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Meatless for CRC prevention
May 31, 2020
It has been known for millennia that what we eat can be powerful medicine – or a slow poison. According to Ayurvedic medicine, the 5,000 year-old healing system originating in India, all good health starts with diet and digestion.
Today, there is a growing body of evidence that shows how our diet impacts our risk of developing a variety of diseases including colorectal cancer (CRC). In 2015, the International Agency for Research on Cancer (IARC) classified everyday foods according to their cancer-causing potential (carcinogenicity). By conducted a meta-analysis, the examination of data from a number of independent studies on the impact of foods on cancer incidence, they were able to evaluate overall trends.
In their report, they classified processed meat (think: hot dogs, sausages and bacon) as carcinogenic based on sufficient evidence in humans that consumption actually causes CRC. Scientists suggest that the chemicals used to preserve processed meats, such as nitrates and nitrites, might increase exposure of the gut to N-nitroso-compounds. These compounds have the ability to cause mutations or changes in the genetic material of our intestinal cells, which is the first step in the cancer development process. With each 50g portion of processed meat eaten daily, the risk of CRC goes up by 18%. That’s a pretty powerful relationship, considering that 50g is a relatively small amount – about 2 slices of bacon, 2 and a half slices of baloney, or 2 medium slices of ham. While the risk of developing CRC because of one’s consumption of processed meat remains small, the risk does goes up with each additional amount of processed meat consumed.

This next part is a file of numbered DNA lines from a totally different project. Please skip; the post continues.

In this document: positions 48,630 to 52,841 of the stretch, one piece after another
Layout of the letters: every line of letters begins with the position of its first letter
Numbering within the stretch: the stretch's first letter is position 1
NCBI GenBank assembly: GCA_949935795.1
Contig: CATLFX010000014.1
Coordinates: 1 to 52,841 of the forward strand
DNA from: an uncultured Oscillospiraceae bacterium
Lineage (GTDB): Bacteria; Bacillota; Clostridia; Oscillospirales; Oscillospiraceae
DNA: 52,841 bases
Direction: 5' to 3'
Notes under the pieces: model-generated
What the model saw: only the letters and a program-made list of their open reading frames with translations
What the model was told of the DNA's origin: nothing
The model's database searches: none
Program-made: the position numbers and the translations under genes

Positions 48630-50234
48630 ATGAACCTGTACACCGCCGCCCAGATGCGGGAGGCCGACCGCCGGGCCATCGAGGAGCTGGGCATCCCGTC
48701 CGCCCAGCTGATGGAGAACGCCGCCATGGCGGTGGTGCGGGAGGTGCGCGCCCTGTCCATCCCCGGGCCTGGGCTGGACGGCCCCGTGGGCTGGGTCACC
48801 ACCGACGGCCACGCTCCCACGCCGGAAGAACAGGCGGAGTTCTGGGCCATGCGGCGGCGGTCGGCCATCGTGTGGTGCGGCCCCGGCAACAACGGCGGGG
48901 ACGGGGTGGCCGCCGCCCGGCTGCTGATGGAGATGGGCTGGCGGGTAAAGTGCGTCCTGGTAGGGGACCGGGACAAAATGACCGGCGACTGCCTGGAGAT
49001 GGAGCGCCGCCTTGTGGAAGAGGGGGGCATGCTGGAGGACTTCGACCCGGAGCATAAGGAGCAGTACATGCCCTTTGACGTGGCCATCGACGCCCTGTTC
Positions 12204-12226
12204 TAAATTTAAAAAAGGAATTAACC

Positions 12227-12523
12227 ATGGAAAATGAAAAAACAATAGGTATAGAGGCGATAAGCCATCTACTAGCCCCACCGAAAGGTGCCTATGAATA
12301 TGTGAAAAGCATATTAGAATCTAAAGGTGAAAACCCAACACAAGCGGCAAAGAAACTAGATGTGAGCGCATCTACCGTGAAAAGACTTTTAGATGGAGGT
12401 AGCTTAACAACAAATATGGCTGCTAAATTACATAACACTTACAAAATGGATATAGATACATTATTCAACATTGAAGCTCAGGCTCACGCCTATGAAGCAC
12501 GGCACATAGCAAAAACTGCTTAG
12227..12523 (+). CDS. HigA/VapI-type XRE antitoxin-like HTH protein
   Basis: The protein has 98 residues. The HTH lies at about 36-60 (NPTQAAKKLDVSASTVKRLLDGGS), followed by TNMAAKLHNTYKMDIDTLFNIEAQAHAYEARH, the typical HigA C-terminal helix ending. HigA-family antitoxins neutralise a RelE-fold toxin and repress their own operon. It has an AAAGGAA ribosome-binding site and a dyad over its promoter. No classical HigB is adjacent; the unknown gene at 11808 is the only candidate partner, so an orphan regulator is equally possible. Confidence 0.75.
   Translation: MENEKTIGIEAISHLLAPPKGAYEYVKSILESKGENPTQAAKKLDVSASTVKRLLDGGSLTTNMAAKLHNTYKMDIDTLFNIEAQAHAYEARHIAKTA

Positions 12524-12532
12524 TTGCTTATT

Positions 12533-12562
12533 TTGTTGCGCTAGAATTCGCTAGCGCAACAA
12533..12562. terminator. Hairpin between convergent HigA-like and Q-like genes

Red meat such as beef, pork, lamb, veal was classified as probably carcinogenic, with strong evidence to show that it contributes to cancer development processes in the body. Both processed and unprocessed red meat also contain haem iron, which may have a cytotoxic effect in the intestine and increase the formation of the above-mentioned N-nitroso-compounds. Cooking meats at high temperatures such as on the barbecue can also generate mutation-causing heterocyclic amines and polycyclic aromatic hydrocarbons.
Although red meat does have significant nutritional value as a good source of protein, we tend to over consume it. This leads not only to a variety of health problems but also the destruction of the environment that comes with raising animals to feed billions of meat-eaters on earth. Our health and the health of the environment would certainly benefit from less meat eating. Check out our Foods that Fight Cancer website for great ideas on how to incorporate more meatless meals into your routine!
International Agency for Research on Cancer
World Cancer Research Fund
Carrington, D. “Avoiding meat and dairy is ‘single biggest way’ to reduce your impact on Earth”. The Guardian. Accessed May 30, 2020, <https://www.theguardian.com/environment/2018/may/31/avoiding-meat-and-dairy-is-single-biggest-way-to-reduce-your-impact-on-earth>
Key T., et al. 2020. Diet, nutrition and cancer risk: what do we know and what is the way forward? BMJ, 368:m511.
Willett, W., et al. Food in the Anthropocene: the EAT-Lancet Commission on health diets from sustainable food systems. The Lancet, 393(10170), 447-492.